A Community Devoted to the Preservation and Practice of Celestial Navigation and Other Methods of Traditional Wayfinding
From: Ed Popko
Date: 2019 Aug 7, 07:14 -0700
I keep thinking about this eclipse image.
I assume in this eclipse puzzle we dont know our latitude, otherwise we could simply shoot the sun to get local time, compare it with GMT and have our longitude/latitude by traditional time sight method. An eclipse is a more interesting problem than a standard time sight.
This may be totally wrong thinking but in an eclipse, I think one sees totality only when they are visually (eye-ray wise) aligned from my vantage point, not necessairly when they both sun/moon have the exact same GHA/Dec Ground Point. If they were equal, I would be at the ground point of both bodies; the eclipse would be directly over my head. Clearly the eclipse image we are looking at shows we are quite a ways away from their Ground Points. Other observers along the eclipse-band will see their personal-totality as the line between the centers of the sun and moon sweeps across the earth. And yes, there is a totality dwell time just like LAN so the GMT of my personal totality is imprecise.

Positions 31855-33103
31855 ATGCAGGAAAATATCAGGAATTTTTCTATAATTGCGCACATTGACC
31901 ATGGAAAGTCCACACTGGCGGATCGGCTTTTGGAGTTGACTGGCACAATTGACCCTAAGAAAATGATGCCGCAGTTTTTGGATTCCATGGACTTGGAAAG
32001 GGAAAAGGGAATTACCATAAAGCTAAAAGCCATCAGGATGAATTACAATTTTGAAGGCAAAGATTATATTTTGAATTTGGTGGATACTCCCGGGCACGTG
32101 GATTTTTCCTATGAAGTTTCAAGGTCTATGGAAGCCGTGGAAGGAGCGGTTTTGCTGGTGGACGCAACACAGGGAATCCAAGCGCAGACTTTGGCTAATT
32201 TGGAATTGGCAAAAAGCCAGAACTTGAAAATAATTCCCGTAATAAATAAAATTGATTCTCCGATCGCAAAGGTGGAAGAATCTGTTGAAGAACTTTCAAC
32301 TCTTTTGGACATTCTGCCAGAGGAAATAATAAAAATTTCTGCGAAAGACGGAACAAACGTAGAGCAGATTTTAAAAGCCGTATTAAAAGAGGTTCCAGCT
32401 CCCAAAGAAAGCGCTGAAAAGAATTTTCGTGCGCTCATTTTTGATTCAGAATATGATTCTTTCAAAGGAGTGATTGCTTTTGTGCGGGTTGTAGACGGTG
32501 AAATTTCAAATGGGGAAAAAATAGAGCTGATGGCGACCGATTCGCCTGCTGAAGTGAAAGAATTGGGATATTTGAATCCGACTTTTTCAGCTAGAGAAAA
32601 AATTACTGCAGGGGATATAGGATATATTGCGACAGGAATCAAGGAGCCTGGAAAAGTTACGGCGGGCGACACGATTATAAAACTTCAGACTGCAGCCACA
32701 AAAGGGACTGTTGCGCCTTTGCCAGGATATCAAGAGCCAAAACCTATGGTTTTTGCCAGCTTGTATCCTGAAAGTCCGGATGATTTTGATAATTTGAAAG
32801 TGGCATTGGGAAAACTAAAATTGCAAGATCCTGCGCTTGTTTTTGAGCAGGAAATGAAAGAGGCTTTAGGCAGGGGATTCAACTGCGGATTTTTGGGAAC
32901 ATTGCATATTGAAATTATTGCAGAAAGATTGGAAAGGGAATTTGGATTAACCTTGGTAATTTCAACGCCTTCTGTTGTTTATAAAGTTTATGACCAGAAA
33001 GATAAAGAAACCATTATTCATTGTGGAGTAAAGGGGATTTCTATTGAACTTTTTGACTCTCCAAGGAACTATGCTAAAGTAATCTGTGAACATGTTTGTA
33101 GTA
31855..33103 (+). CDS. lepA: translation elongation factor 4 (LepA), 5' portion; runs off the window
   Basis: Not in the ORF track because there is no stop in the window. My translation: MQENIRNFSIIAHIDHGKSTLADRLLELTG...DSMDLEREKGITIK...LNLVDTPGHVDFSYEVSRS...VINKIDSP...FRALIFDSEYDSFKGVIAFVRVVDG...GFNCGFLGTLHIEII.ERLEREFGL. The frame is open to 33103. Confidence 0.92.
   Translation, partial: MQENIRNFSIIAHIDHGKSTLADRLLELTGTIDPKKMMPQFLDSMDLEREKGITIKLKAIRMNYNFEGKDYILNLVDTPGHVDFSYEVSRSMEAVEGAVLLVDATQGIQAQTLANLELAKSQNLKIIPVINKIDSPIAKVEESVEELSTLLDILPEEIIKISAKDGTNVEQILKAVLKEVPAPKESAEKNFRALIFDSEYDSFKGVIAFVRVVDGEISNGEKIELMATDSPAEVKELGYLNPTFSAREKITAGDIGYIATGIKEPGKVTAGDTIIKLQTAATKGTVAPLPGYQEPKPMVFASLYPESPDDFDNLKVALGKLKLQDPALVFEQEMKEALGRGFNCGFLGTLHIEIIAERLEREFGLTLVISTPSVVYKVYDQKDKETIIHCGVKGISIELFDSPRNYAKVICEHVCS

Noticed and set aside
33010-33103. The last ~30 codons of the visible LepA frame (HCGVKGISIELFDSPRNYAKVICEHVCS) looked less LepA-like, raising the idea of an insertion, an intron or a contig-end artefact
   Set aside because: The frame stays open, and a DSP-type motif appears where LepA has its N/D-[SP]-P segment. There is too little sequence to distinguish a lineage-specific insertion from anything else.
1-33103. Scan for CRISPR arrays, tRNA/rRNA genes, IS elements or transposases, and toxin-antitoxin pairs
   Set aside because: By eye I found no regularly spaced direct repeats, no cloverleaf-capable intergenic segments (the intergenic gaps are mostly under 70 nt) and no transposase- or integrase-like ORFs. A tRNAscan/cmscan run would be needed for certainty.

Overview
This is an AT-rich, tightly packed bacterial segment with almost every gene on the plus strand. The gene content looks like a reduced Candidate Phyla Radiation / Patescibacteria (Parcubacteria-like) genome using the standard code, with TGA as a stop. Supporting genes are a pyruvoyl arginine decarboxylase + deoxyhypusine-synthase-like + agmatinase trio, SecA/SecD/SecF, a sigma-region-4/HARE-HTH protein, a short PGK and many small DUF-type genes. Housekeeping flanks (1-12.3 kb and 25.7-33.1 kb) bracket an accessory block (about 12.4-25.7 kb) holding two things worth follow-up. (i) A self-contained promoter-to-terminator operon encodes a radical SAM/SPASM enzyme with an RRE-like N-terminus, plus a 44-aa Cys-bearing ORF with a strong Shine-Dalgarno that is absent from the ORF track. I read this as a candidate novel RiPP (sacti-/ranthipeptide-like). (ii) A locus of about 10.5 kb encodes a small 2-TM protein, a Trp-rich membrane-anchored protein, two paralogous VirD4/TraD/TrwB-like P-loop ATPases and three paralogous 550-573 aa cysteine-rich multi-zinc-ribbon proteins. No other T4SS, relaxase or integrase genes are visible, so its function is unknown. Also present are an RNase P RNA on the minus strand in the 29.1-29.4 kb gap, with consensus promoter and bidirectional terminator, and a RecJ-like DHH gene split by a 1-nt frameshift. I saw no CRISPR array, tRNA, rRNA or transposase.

But the moon's GHA/Dec is not the same as the sun's GHA/Dec. It will be close-to but not exactly equal to the sun's because the totality sweeps across the earth since the moon is moving at a different rate across the sky. The totality I see occurs at a different GMT than others along the eclipse band as it sweeps across the earth.
So, if we know the GMT of our 'personal totality', and the GHA/Dec of both sun and moon at that instance, is there a way to use this slight difference to find our position?